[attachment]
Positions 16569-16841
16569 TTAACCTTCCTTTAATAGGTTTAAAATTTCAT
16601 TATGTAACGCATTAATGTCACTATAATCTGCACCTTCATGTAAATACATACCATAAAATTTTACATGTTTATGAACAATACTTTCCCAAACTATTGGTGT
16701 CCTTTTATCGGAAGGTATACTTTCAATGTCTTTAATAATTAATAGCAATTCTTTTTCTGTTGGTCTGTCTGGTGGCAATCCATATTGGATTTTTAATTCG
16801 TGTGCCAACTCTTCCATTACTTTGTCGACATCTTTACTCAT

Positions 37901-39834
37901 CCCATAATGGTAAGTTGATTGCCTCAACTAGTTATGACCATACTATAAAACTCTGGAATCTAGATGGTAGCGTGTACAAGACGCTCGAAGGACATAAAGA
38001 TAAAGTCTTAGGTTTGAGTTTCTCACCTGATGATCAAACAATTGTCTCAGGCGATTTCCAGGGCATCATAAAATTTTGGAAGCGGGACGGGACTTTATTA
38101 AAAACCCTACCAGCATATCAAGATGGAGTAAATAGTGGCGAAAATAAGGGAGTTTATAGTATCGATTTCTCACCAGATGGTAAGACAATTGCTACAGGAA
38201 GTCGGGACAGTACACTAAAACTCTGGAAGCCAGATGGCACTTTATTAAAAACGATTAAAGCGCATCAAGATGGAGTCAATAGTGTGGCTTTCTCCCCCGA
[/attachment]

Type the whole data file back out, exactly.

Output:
Positions 16569-16841
16569 TTAACCTTCCTTTAATAGGTTTAAAATTTCAT
16601 TATGTAACGCATTAATGTCACTATAATCTGCACCTTCATGTAAATACATACCATAAAATTTTACATGTTTATGAACAATACTTTCCCAAACTATTGGTGT
16701 CCTTTTATCGGAAGGTATACTTTCAATGTCTTTAATAATTAATAGCAATTCTTTTTCTGTTGGTCTGTCTGGTGGCAATCCATATTGGATTTTTAATTCG
16801 TGTGCCAACTCTTCCATTACTTTGTCGACATCTTTACTCAT

Positions 37901-39834
37901 CCCATAATGGTAAGTTGATTGCCTCAACTAGTTATGACCATACTATAAAACTCTGGAATCTAGATGGTAGCGTGTACAAGACGCTCGAAGGACATAAAGA
38001 TAAAGTCTTAGGTTTGAGTTTCTCACCTGATGATCAAACAATTGTCTCAGGCGATTTCCAGGGCATCATAAAATTTTGGAAGCGGGACGGGACTTTATTA
38101 AAAACCCTACCAGCATATCAAGATGGAGTAAATAGTGGCGAAAATAAGGGAGTTTATAGTATCGATTTCTCACCAGATGGTAAGACAATTGCTACAGGAA
38201 GTCGGGACAGTACACTAAAACTCTGGAAGCCAGATGGCACTTTATTAAAAACGATTAAAGCGCATCAAGATGGAGTCAATAGTGTGGCTTTCTCCCCCGA